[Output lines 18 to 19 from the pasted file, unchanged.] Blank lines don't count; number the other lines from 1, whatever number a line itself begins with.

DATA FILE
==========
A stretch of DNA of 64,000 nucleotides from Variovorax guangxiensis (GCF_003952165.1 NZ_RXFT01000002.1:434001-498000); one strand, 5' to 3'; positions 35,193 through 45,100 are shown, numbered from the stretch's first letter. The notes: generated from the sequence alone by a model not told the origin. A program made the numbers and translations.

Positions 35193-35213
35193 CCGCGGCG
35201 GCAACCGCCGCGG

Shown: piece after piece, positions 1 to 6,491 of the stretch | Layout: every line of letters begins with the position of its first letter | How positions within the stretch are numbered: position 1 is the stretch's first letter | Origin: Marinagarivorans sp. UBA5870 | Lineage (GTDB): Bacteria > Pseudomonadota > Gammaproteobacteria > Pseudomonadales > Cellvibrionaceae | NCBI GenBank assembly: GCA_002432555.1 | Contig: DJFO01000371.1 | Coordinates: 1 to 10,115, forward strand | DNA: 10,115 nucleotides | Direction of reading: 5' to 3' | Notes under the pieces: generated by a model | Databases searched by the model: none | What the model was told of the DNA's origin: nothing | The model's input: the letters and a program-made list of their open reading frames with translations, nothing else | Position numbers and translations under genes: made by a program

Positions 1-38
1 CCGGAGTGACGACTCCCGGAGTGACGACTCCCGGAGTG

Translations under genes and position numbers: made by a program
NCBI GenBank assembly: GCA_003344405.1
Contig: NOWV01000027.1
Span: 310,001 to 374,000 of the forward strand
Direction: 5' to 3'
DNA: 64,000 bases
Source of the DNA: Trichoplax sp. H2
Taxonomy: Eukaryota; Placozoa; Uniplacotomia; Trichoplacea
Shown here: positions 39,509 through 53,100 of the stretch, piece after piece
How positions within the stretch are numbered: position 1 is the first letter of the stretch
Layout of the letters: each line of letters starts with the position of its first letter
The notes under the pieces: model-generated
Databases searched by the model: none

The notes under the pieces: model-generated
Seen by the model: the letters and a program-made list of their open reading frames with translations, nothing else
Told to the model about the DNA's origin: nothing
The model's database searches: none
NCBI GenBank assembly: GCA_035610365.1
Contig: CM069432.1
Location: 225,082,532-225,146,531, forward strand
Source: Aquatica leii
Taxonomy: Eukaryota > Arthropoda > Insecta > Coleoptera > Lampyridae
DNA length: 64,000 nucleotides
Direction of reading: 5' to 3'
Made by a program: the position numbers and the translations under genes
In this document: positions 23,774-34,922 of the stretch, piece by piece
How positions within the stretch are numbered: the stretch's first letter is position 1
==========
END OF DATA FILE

Layout of the letters: each line of letters starts with the position of its first letter
The notes under the pieces: model-generated